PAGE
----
Saturday, September 03, 2005

Back In The Saddle

If not in the air, anyway. After a restful day free from the alarm clock, Gail and I went out to Cherry Ridge for an early supper, and to walk around and plane-watch. We missed the midday crowd, but had a nice chat with the Airport Cafe owners, Sue and Rick. They are working very hard, seven days a week at the little diner overlooking the runway; the reviews prove that they are doing a great job. The Cafe is a big draw for the airport, with pilots flying in from hundreds of miles away for a meal. The dining area is all glass, looking out over the parking apron and the peaceful woodlands that surround the airport.

Afterwards we wandered around, me looking over the parked airplanes, and Gail taking pictures of whatever caught her eye. She found a long-retired steam roller that was just a bounty of wonderful textures, rust and peeling paint. We pulled 02P out of the hangar and checked her over, since it's been over a month since my last flight. I made some minor repairs to an oil-line grommet, and we actually hopped in and started the engine, just to see that the battery was charged.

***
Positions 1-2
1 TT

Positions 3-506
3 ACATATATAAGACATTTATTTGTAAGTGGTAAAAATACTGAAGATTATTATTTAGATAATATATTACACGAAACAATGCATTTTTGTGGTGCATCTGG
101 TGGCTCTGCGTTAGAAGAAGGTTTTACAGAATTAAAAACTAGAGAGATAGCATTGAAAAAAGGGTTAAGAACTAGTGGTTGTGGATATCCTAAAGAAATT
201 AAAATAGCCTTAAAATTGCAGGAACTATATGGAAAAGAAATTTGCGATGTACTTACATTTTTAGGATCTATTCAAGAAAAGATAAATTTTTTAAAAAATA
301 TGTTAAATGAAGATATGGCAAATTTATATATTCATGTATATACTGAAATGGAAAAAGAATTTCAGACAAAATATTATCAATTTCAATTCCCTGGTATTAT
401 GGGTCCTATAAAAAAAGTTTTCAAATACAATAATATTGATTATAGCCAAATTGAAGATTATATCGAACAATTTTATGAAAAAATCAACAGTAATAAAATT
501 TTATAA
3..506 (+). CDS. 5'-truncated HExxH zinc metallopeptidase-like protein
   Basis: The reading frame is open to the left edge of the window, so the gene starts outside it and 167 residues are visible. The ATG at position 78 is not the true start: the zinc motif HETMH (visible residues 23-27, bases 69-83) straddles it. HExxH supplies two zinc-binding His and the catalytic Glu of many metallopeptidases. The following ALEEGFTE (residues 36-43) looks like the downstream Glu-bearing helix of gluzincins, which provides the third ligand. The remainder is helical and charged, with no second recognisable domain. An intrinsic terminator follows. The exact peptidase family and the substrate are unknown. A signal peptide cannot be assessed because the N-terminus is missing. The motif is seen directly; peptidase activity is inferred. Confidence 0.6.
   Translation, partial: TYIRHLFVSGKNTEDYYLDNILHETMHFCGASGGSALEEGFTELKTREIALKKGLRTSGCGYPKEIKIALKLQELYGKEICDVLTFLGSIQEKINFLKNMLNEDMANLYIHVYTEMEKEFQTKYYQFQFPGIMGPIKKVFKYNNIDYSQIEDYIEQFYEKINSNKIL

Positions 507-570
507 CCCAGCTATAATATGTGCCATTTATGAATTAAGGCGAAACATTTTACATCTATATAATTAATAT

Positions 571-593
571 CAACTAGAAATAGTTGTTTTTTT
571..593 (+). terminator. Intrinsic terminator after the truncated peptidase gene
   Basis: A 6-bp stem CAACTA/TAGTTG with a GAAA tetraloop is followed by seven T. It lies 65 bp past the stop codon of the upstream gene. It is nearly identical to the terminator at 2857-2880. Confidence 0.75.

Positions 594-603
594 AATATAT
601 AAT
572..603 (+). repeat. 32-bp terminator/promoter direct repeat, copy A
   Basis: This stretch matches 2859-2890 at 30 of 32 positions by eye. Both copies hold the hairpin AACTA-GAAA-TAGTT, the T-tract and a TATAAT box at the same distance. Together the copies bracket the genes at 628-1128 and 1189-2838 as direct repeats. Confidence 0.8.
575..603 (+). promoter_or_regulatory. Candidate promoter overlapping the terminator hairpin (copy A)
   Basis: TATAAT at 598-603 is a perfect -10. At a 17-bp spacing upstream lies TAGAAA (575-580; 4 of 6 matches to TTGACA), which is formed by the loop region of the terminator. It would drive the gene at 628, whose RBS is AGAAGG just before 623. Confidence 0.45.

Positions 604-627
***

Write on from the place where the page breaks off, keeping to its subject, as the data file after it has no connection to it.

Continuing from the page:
The Master Tinkerer
Originally uploaded by gail on the web.
I let it run for a few minutes and taxiied to the ramp, and discovered that the brakes were very weak; so I switched off and added some hydraulic fluid. The Tri-Pacer has a tiny, rudimentary brake system - one small piston on the firewall, operated by a hand lever from the cockpit, with a pair of hydraulic lines to the small drum brakes. Most heavy motorcycles have more stopping power, but this plane lands very slowly, and the system is simple and adequate. Since the volume of fluid is so small, even a slight leak will let the brakes go soft - and they all leak.

So we put the plane away, just as the sun went down. Later in the weekend, if I'm still feeling well, I'll shanghai one of my pilot friends and take her out for a flight. It felt good anyway, to be tinkering under the cowl, and to hear the engine rumbling away again.